Tag: Geeky

A Note on Ubuntu vs. Windows

I have a duel boots system (this means I have both windows XP and Ubuntu installed on different parts of my hard drive and a spot in the middle that both can access.)  Today out of sheer necessity I had to run Windows after a week of not (I don’t have the printer set up yet and I needed to use Paintshop Pro to edit my header since it was originally made in Paint Shop Pro.)

I had been wondering why I seemed to spend less time working on my computer recently.  I have the same amount of things to do, the same amount of work, yet somehow I am spending much more time doing other things.  I couldn’t figure it out.

Today I saw it.  I loaded Windows XP–which took a while.  I waited 5 minutes for my anti-virus software to update and run, I waited a few more minutes for all the other little programs that feel they need their shot (and I have this machine stripped down to the essentials).  I waited for Thunderbird and Firefox to boot up and I had to wait for Paintshop Pro.  Then I spent a whole lot of time waiting for Adobe to open so I could view and print a PDF.  All those programs wasted 20 minutes of my life that I will never get back.  I run the same sorts of software on Ubuntu and yet it only takes me a minute to get them all up and running–and they can do it at the same time.  No wonder I have so much more free time!

Ubuntu (circa 2008) vs. Linux Red Hat (circa 2001)

So here I am once again working on a Linux box. When I have spent a little more time using it and get over all the initial ooing and ahing I will give you a run down of Ubuntu vs. Windows XP service pack 2.  So far everything is so incredibly wonderful and super great as in “Oooo–look how fast my mail gets sent!”  and “Ahhh–I just opened 30 tabs in Firefox and my system didn’t barf” and I want to have time to find some flaws so I can give you a real comparison.

It has been 7 years since I first installed Red Hat Linux on my new OS free computer.  That computer ran Red Hat Linux for a year until we could finally afford XP so I could run all my kids’ games. (I should note here that that old computer is once again running Linux–that is the poor old machine that I put Edubuntu on for the kids. Talk about ironic.) Six years ago I quit using Linux in disgust.  Mind you I loved the OS–LOVED IT.  It didn’t crash and when something worked it really worked.  The problem was the lack of standard user information and of quality GUI interface (the stuff was designed by geeks with no artist in sight–it was pretty crappy).  Back then everything was installed via the terminal (similar to installing from DOS) and the only people using it were supergeeks who couldn’t possibly explain things in terms that a stay-at-home mom who could fix Windows machines and code in HTML could comprehend.  I spent hours hanging out on Slashdot and internet forums trying to glean information that actually was helpful and not too dumbed down or too over my head.  Fear of the Blue Screen of Death kept me hacking away trying to figure it all out.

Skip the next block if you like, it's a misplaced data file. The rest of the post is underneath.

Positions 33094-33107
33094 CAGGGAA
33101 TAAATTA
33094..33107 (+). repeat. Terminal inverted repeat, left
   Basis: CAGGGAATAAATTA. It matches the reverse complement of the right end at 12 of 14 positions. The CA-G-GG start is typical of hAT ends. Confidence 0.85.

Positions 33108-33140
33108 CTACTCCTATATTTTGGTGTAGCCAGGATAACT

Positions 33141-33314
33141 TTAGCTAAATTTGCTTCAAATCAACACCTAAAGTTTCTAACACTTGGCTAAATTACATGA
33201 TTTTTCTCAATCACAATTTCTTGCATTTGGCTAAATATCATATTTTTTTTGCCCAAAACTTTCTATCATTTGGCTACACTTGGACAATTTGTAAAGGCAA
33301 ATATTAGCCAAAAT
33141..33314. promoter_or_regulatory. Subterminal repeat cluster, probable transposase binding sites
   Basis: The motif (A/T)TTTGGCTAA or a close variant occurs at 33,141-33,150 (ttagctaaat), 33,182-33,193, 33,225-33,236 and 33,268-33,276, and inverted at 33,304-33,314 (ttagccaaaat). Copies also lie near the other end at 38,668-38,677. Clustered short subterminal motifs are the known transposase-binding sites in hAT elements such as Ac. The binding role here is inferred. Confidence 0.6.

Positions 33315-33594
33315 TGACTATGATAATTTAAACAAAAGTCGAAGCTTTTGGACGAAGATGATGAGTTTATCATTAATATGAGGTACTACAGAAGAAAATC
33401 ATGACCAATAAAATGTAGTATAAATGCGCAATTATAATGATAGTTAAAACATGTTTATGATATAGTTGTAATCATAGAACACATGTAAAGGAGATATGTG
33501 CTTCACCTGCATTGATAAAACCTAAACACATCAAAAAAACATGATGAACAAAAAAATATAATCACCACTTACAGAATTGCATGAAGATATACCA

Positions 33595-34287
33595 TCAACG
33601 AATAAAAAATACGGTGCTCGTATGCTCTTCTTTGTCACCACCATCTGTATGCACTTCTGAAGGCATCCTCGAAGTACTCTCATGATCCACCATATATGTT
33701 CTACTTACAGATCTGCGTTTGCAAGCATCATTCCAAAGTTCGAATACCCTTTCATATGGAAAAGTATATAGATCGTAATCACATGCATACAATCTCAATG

Nowadays things are different in Linux-land.  Ubuntu is an easy to use OS with plenty of auto-installing programs in the database plus a huge wall of forums full of all sorts of useful information and simple walk-thrus.   Instead of spending my time searching the internet for the .roms I need for the specific install and trying to decipher cryptic terminal codes I do a quick Google search for the walk-thru I need, copy and paste the details and wa-la it works.

It also helps that most open source projects are available both on Linux and Windows.  Despite my install of Windows XP I never went back to Microsoft for most of my programs.  Outlook Express and Internt Explorer were never used–even when it meant that Flash and Shockwave didn’t quite work (they do now).  Thunderbird, Opera, Firefox, Winamp, OpenOffice, as well as many wonderful programs found at tinyaps.org graced my computer.  When I did buy something  (like Paintshop Pro) it was never Microsoft and seldom the big expensive companies.  Not only was it a way of encouraging the little guy but it also was a way for me to test out programs that others may need so I knew what to recommend when I was helping others with their computers. Since my husband is a programmer we are very anti-piracy.  Instead of recommending that somebody go out and buy an expensive memory hog software from Microsoft or Adobe I would encourage them to try Opensource or small company software that took less space, cost less money, and was less likely to let viruses and malware run rampant in their computer (which is usually why they called me in the first place.)